Bassard, Katherine Clay. Spiritual Interrogations: Culture, Gender, and Community in Early African American Women’s Writing. Princeton, N.J.: Princeton University Press, 1999.
Carretta, Vincent, and Philip Gould, eds. Genius in Bondage: Literature of the Early Black Atlantic. Lexington: University Press of Kentucky, 2001.
Lasky, Kathryn. A Voice of Her Own: The Story of Phillis Wheatley, Slave Poet. Cambridge, Mass.: Candlewick Press, 2003.
Renfro, G. Herbert. Life and Works of Phillis Wheatley. The Black Heritage Library Collection. Plainview, N.Y.: Books for Libraries Press, 1970.
Richmond, Merle. Phillis Wheatley. American Women of Achievement. New York: Chelsea House, 1988.
Robinson, William H., ed. Critical Essays on Phillis Wheatley. Boston: G. K. Hall, 1982.
Shields, John C. “The American Epic Writ Large: The Example of Phillis Wheatley.” In The American Aeneas:Classical Origins of the American Self. Knoxville: University of Tennessee Press, 2001.
Phillis Wheatley: Christian
by Matthew Acton
October 9, 2001
Phillis Wheatley was a black, female poet in America when in many places in America it was illegal to educate black people of any gender. She was more than that. She was a Christian and a patriotic American at a time when many told people of her race that they weren't human enough to be worthy of Christianity or to enjoy the benefits of citizenship in America. Wheatley overcame these overwhelming obstacles and was grateful for the chance to hear the message of Christianity and grateful that she was brought to a country where she had the opportunity to read and write. She is an example to all who are oppressed in the world. More relevant to the purpose of this essay, she is an example of someone who adopted what she found to be an enlightened religion and applied her talents to try to make others realize that everyone is entitled to the benefits of the Christian gospel, regardless of race.
People in countries where a particular religion is entwined in the culture may brand their fellow citizens who adopt a different religion as traitors. Others outside that country may call them brainwashed. Wheatley was in this situation, and she tried to convince people that this wasn't true. The poem "On Being Brought from Africa to America" illustrates this point.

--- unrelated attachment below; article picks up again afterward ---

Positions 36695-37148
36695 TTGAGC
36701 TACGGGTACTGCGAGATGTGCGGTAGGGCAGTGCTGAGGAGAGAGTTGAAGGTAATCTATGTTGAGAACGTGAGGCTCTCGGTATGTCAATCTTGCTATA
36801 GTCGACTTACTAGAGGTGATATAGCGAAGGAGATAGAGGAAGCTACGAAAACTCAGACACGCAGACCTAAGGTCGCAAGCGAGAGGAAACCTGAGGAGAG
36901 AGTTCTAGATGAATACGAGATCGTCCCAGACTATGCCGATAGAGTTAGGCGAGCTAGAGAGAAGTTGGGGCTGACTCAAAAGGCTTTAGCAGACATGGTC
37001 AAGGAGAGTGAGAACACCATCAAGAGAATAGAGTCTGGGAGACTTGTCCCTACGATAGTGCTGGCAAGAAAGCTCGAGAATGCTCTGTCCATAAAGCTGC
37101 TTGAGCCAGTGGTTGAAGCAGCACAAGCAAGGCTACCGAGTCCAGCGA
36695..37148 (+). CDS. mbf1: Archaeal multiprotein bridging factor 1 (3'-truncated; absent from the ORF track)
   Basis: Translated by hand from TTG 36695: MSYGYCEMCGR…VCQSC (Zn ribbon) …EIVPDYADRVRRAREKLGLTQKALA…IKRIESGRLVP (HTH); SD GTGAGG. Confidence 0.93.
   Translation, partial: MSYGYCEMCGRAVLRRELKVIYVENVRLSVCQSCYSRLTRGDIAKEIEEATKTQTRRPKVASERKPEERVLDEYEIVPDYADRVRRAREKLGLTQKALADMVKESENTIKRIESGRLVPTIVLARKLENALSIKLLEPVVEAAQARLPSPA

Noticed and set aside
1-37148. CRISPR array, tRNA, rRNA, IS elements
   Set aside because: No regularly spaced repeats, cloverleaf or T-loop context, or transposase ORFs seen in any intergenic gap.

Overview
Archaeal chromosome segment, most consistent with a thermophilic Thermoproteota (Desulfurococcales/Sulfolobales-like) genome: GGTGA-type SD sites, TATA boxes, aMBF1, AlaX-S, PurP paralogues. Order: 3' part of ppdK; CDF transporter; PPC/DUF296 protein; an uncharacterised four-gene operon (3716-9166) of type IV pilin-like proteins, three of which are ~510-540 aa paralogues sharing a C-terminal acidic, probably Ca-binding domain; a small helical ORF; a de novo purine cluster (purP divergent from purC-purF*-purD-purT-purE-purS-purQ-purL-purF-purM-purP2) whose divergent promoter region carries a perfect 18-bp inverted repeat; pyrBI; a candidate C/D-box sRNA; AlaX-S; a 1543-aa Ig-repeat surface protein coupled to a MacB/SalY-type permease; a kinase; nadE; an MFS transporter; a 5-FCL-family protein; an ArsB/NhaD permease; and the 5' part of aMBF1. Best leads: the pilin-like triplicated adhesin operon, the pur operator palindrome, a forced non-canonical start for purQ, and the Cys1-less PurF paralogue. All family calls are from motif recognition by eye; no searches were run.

Wheatley wrote in the first line, "'Twas mercy brought me from my Pagan land.1" Could she really have meant that Africa was inherently a Pagan land? It's important to examine what she meant before the question can be answered fully. She had by the time she wrote these words adopted the Christian religion. Christians who really believe what the Bible says naturally believe that people who aren't Christians are by definition pagans. She referred to the land as pagan because the people of her land were not aware of Christ and so were as a matter of course and culture, pagans. Because the people were pagans, the land was pagan.
In the second line, Wheatley refers to her "benighted" soul. The word means exactly what it sounds like, but Wheatley uses it to illustrated what she believed was the sinful state she was in before she became a Christian. The word benighted implies darkness. She felt like before she had come to America and heard the message of Christianity and adopted it as her own, she had been in darkness. She used this also to contrast it with what her condition was when she wrote.
Wheatley felt like she had by "mercy" been brought to where she could "understand that there's a God, that there's a Saviour too." For someone who had genuinely become a faithful Christian, it was the Savior that was important. She may have had a concept of a god in her native land. She may have worshipped many gods, but the Savior that mercy had brought her to America to understand was something entirely new. A Savior would bring her out of the darkness that she believed she was in while she was in Africa. Stating that she had accepted that she could be saved was subtle way of asserting that regardless of race or national origin, a person can be saved. Africans were human too and consequently no less eligible for the gift of salvation.